As for the virtues of visiting the sick, 'Ali ibn Abu Taalib, may Allaah be pleased with him, who was the cousin of the Messenger of Allaah sallallaahu 'alayhi wa sallam reported that the Messenger of Allaah sallallaahu 'alayhi wa sallam said: "No Muslim visits another Muslim (at the time of sickness) in the morning, except that seventy thousand angels will (ask Allaah to) send peace upon him until that evening. And if he were to visit him in the evening, then seventy thousand angels will (ask Allaah to) send peace upon him until the next morning, and he will have fruits of Paradise (awaiting him)." (Tirmithi).
It is from the etiquettes of visiting the sick to rush to visit him as soon as he becomes sick, as it is understood from this saying of the Prophet sallallaahu 'alayhi wa sallam.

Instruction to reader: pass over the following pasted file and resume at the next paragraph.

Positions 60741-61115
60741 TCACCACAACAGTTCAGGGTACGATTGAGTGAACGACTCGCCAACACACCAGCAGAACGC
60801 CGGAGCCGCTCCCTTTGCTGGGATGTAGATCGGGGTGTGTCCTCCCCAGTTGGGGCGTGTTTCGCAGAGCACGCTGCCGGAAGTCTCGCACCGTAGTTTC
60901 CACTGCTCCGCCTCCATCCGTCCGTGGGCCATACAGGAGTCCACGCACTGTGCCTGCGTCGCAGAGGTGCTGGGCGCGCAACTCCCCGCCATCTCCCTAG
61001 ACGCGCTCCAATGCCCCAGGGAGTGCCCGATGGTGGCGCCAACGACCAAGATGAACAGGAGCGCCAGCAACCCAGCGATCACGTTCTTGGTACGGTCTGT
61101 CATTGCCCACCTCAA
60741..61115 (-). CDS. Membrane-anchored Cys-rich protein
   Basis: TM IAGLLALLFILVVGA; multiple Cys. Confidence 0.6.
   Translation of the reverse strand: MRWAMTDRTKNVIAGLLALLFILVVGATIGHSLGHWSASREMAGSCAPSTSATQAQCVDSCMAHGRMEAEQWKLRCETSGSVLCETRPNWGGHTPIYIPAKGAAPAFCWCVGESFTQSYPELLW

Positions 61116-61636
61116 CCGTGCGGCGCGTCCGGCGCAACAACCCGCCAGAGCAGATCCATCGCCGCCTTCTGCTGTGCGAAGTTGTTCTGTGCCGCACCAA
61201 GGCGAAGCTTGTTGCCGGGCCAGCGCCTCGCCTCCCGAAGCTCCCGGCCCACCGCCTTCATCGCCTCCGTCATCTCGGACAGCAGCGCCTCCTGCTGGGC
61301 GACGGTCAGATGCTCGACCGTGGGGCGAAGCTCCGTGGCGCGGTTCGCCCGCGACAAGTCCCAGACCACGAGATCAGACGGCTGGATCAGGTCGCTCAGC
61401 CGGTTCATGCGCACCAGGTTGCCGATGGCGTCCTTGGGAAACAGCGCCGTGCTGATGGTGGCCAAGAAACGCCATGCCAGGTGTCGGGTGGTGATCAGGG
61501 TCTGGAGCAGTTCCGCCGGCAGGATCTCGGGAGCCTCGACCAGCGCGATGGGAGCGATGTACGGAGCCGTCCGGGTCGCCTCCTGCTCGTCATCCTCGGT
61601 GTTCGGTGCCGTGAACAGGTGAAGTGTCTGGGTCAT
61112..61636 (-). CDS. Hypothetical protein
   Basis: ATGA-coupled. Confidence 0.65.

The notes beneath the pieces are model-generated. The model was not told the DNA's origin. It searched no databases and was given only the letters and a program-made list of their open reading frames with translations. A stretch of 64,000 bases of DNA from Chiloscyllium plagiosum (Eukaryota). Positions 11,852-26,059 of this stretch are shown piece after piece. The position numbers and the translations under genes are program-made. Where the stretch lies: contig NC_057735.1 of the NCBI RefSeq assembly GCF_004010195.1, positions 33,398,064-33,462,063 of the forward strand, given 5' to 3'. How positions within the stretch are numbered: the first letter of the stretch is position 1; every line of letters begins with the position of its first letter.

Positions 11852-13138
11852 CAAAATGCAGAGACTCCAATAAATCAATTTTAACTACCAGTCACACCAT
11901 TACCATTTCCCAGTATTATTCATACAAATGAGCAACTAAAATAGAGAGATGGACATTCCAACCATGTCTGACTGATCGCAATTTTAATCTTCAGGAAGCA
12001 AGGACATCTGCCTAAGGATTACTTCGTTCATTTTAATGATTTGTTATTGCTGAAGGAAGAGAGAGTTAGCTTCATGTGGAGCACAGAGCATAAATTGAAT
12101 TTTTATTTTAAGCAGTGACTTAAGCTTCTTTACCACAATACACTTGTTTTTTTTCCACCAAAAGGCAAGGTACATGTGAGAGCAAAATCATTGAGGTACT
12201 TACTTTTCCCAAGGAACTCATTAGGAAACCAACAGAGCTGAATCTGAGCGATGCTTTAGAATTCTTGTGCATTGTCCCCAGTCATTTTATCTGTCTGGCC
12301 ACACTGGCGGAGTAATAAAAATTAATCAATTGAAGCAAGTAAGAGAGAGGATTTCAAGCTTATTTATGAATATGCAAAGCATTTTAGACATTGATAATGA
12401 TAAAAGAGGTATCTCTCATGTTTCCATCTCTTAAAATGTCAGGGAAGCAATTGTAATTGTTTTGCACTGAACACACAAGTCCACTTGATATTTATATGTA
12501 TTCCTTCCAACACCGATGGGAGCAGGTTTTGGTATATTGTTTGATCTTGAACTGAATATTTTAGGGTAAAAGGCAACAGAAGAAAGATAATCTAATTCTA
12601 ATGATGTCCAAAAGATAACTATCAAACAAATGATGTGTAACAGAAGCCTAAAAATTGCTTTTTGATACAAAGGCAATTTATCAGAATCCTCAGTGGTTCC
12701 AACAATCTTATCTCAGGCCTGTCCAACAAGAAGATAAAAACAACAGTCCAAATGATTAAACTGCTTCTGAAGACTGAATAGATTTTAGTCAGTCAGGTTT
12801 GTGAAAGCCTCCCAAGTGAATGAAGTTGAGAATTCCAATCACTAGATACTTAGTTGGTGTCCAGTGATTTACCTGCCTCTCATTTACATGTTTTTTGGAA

However, there are Ahaadeeth that state that one should visit the sick after three days of sickness, as it is reported that the Prophet sallallaahu 'alayhi wa sallam did not use to visit the sick until three days had passed. (Ibn Maajah & Bayhaqi)
Therefore, if the illness is serious or dangerous in nature, such that one fears the loss of life of the sick person, and it is known that he will not be harmed or bothered by being visited immediately, then the visit can take place immediately. But if the sickness is a light one, then the visit should take place after three days.
It is from the Sunnah of the Prophet sallallaahu 'alayhi wa sallam that the duration of visiting the sick should be short, especially if the patient is weak or if there are too many visitors, or if the place where he is resting is small. The Prophet sallallaahu 'alayhi wa sallam said: "Make your visits short, people will love you more."(Al-Haakim).